"Nope," I said. "Got anything else?"

"Nope," he said. "That's it."

"Alright," I said, "you might as well tell me so that we can get out of here."

"Alright," he said, "one day you're just going to wake up."

When I was eleven or so I remember some little game floating around the school. "How will you die?" it said. Somebody had made up a quiz or, more likely, copied it from a book, and it started making the rounds. Everybody thought it was really cool, apparently, because it caught on and soon everybody was writing out copies of it so they could have their friends do it, too, because it was "so scary." Even at the time, I didn't find the knowledge of how I was going to die scary as much as factual. I also didn't consider that quiz so much factual as recreational.

Still, it made its way around by convincing a bunch of prepubescent kids that the future could be foretold by questions asking about which Hollywood monster you thought was scariest or what their favorite holiday was. I remember it telling me I was going to be shot in he head. A few incarnations later and I think it told me that I would die of old age. I think around the time people started having multiple deaths pending was when it started to lose popularity.

Anyway, that was that. I guess that was what he wanted from me, or what I wanted from him if he was to be believed. I paid the tab and we left. At the time, I took him for an odd hobo. Not the normal type who are happy enough to remain mostly invisible but some strange breed that wanted to share their psychosis with everybody. I've thought about that conversation in the time since then a lot. I'm not convinced he was a hobo at all. I think he was just an asshole. I think he thought it would be funny to convince some other asshole (namely, myself) that he was homeless, get a free meal, then tell them something "profound" with no actual meaning.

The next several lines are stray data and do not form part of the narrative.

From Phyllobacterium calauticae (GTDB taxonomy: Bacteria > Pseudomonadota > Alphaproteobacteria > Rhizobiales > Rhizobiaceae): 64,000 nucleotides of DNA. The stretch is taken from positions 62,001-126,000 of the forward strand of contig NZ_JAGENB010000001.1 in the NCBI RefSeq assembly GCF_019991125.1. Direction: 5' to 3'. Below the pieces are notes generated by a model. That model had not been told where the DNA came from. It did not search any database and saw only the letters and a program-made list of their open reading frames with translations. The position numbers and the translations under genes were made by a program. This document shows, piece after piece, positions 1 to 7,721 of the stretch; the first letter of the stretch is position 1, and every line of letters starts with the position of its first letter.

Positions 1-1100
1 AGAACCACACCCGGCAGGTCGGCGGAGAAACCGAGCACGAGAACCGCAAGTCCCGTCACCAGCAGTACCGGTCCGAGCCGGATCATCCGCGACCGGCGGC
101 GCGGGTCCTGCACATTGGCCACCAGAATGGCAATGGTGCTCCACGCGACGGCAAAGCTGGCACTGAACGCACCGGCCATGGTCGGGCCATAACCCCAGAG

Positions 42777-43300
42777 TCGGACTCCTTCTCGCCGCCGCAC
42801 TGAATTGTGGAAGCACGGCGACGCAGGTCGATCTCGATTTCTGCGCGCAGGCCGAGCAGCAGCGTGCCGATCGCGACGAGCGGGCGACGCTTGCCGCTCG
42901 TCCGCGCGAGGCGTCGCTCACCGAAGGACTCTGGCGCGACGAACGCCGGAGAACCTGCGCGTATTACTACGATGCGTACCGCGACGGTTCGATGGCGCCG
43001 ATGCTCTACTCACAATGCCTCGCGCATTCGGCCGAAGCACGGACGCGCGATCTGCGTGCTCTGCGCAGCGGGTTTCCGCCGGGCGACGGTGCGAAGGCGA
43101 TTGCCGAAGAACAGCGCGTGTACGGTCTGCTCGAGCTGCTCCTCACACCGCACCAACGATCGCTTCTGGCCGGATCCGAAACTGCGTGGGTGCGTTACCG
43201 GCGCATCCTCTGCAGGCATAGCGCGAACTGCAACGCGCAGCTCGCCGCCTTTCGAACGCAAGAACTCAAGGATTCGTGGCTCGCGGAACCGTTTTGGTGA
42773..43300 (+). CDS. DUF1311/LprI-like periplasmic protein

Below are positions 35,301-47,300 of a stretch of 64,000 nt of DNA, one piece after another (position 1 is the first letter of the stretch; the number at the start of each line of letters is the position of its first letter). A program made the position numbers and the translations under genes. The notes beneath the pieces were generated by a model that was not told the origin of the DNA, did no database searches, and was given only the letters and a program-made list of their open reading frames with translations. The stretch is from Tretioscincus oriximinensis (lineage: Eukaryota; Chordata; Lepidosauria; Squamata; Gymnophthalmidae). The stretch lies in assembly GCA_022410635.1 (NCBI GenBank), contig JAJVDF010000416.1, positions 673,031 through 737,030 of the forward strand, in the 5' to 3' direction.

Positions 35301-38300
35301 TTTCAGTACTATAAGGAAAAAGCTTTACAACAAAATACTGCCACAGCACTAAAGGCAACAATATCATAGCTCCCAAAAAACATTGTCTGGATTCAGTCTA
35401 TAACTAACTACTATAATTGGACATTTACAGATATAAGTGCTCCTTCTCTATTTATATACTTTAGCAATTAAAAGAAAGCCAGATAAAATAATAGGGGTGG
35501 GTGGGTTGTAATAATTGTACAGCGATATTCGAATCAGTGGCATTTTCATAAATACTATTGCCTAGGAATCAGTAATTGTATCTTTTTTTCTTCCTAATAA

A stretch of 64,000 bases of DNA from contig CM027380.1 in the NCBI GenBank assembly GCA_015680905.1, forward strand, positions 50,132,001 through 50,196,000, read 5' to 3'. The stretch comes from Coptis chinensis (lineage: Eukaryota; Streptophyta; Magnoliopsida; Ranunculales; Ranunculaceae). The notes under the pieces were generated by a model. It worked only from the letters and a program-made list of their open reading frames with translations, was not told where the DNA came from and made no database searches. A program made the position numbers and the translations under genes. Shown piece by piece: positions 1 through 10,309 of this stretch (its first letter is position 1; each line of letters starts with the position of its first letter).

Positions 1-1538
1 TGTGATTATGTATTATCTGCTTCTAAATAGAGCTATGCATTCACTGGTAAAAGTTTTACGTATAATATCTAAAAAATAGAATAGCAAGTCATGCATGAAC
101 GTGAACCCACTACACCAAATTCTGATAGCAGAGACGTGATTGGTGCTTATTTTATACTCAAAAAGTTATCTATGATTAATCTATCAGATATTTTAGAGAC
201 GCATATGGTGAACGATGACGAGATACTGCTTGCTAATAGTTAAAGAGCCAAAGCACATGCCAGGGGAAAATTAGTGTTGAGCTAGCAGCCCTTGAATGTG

At the time I was seeing a woman named Sandra. It had been a few months, we were fairly close. I told her about the incident as I at over my second dinner that night. She told me she thought it was just bullshit to score a free meal and that was when I decided the same. She made a joke about it and we both laughed. I liked her, she seemed more real than the last ones. She drank beer and enjoyed sex and didn't always shave her chubby legs. Maybe the other ones did that too but the strange part about that is that I don't really know. If that part of their character had been written someplace, I missed it.

Sandra, though, she was real. She had those little aspects that define a person as such and a million more that I couldn't even think to put into words. I don't think I even realized how not real women had been until I talked with her. It made sense for me to trust her assessment of the situation. So I did.